I think I am grateful to Mary Abraham for pointing me in the direction of Venkatesh Rao’s densely argued article opposing knowledge management and social media. In fact, it made me as despondent as Charlie Brown faced with yet another opportunity to kick Lucy’s football. This is not a generational war: it is a battle of the straw men. Mary has already dealt deftly with the supposed distinction between KM and Web2.0. What about the straw men?
Defining knowledge management
Venkat characterises KM as a “venerable IT-based social engineering discipline.” IT-based? Dave Snowden was right: we have lost the battle to define KM in other than technology terms. That said, many of us who take seriously the duty to define KM properly do so primarily by reference to people, rather than technology.
Venkat goes on to present a range of crude stereotypes of KM activities:
- “KM is about ideology”
- Expertise location is about a yearning for a “priestly elite”
- “KM and SemWeb set a lot of store by controlled vocabularies and ontologies as drivers of IT architecture”
Some of the detail of Venkat’s argument is good, although he appears to have met some pretty scary knowledge managers. My response to some of his examples (and experiences) was to wonder how much was driven by particular corporate cultures. But Venkat attributes almost all of this stereotypical KM to the ultimate straw man: it’s generational.
Boomers, X and Y
For someone who is critical (albeit not ultimately so) of “systematic ontological engineering,” Venkat draws an unusually firm distinction between people of different ages. Apparently, as a result of being born in 1962, I am a Boomer. My wife and my sister, born within three days of each other in 1964, have the good fortune to be in Generation X. (Clearly 1963 was an annus mirabilis for reasons other than the one identified by Philip Larkin.) My children (all born in the 1990s) are of Generation Y. We are all products of our cultural history (which we have in common with others born at a similar time and brought up in similar cultures), but also our families (which are ours alone). Segregation into generational cohorts ignores this basic fact.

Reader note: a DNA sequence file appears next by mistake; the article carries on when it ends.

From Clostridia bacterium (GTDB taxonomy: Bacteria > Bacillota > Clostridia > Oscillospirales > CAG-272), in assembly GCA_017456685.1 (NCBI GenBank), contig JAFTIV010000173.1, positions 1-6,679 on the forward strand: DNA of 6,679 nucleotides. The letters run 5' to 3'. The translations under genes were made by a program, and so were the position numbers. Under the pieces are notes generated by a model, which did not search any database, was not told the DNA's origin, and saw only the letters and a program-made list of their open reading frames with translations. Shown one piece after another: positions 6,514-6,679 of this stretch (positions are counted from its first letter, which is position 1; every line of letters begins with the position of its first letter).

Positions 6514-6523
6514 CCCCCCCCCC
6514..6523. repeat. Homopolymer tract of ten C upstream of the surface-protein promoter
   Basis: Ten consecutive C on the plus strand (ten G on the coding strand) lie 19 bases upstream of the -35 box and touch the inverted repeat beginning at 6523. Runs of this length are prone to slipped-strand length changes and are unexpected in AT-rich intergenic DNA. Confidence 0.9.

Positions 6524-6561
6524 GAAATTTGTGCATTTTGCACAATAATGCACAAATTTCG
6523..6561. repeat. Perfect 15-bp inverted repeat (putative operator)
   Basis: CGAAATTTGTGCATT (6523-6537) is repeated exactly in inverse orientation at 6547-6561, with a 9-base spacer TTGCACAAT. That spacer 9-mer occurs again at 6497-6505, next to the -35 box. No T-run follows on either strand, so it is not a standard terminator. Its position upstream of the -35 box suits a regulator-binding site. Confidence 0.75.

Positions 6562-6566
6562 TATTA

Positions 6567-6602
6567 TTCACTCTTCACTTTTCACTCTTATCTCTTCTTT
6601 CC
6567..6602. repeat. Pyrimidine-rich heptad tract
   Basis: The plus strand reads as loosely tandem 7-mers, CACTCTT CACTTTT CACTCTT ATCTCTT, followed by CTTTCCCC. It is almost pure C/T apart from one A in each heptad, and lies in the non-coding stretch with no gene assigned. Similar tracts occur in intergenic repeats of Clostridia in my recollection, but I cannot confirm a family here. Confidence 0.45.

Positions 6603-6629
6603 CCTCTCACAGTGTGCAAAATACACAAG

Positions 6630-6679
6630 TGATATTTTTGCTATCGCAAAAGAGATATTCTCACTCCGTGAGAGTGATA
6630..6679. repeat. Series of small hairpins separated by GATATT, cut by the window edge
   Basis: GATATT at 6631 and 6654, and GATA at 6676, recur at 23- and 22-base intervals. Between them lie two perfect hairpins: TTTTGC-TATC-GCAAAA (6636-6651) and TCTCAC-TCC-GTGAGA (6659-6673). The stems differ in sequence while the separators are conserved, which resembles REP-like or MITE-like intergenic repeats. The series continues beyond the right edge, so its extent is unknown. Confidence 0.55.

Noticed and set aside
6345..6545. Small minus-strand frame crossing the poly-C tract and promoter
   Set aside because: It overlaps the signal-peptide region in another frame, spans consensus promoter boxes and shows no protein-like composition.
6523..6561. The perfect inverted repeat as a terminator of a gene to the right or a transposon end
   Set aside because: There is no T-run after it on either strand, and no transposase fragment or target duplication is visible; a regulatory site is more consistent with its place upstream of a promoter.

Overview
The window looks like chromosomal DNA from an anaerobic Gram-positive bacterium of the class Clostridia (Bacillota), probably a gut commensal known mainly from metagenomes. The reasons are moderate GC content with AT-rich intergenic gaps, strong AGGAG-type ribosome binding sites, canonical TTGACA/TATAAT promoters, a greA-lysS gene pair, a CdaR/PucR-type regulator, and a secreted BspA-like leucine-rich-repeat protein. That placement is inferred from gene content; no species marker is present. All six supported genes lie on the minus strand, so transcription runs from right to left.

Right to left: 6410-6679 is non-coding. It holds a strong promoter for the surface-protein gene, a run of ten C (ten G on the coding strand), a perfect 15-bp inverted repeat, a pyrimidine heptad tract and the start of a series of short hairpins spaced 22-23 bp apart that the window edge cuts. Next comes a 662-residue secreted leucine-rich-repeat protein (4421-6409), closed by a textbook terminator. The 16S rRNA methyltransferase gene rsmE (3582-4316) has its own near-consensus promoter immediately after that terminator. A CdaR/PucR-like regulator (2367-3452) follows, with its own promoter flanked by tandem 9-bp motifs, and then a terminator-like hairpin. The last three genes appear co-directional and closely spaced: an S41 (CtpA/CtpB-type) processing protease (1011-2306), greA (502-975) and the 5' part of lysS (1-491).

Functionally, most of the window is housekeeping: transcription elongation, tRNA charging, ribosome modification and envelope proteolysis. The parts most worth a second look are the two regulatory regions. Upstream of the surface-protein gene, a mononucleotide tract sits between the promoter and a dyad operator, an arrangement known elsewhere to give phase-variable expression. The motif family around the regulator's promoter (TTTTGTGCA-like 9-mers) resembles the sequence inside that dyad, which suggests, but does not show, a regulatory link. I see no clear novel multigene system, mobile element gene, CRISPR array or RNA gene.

Date of birth does not determine a generation. Where you fit in the generations will depend on a range of personal factors — personal responsibilities (are you a carer or a parent, or are you fancy-free), political focus (do you tend to respect authority, or do you seek your own gurus), and age (not when you were born, but how old are you). Generation Y may well be less than enthusiastic about authority now, but are they rioting in the streets like their French counterparts 40 years ago? Danny the Red, one of the leading soixante-huitards is now part of the Establishment (albeit in a less mainstream party). The difference between then and now is more a question of age than generation.
All people, whether born after 1980 or not, can and do use social media. Inevitably, because they have more time and they were born and schooled in a world where IT prevailed (in the first world and parts of the second world, at least), the younger ones are in a position to make more of it. Of course, those of us who have had to fit into working life for over 20 years will find it harder to adapt to new things. Some of us will find it easier than others, just as some of Generation Y find technology harder.
Ironically, the one of my children who had the earliest acquaintance with the web (within hours of his birth in 1995), has a very different relationship with e-mail, SMS and MSN than his sisters (1993 and 1997). If I were minded to do so, I might draw conclusions about this about the way boys do social media. But I won’t because this single data point is irrelevant. I do not think that the stereotype peddled by adherents of Generation Y thinking is particularly helpful. Social media and related technologies do have the potential to change businesses. That change is not the personal prerogative of those born after 1980. I, and others in the Boomer and X generations, have our part to play. Don’t lump us together in these meaningless groups.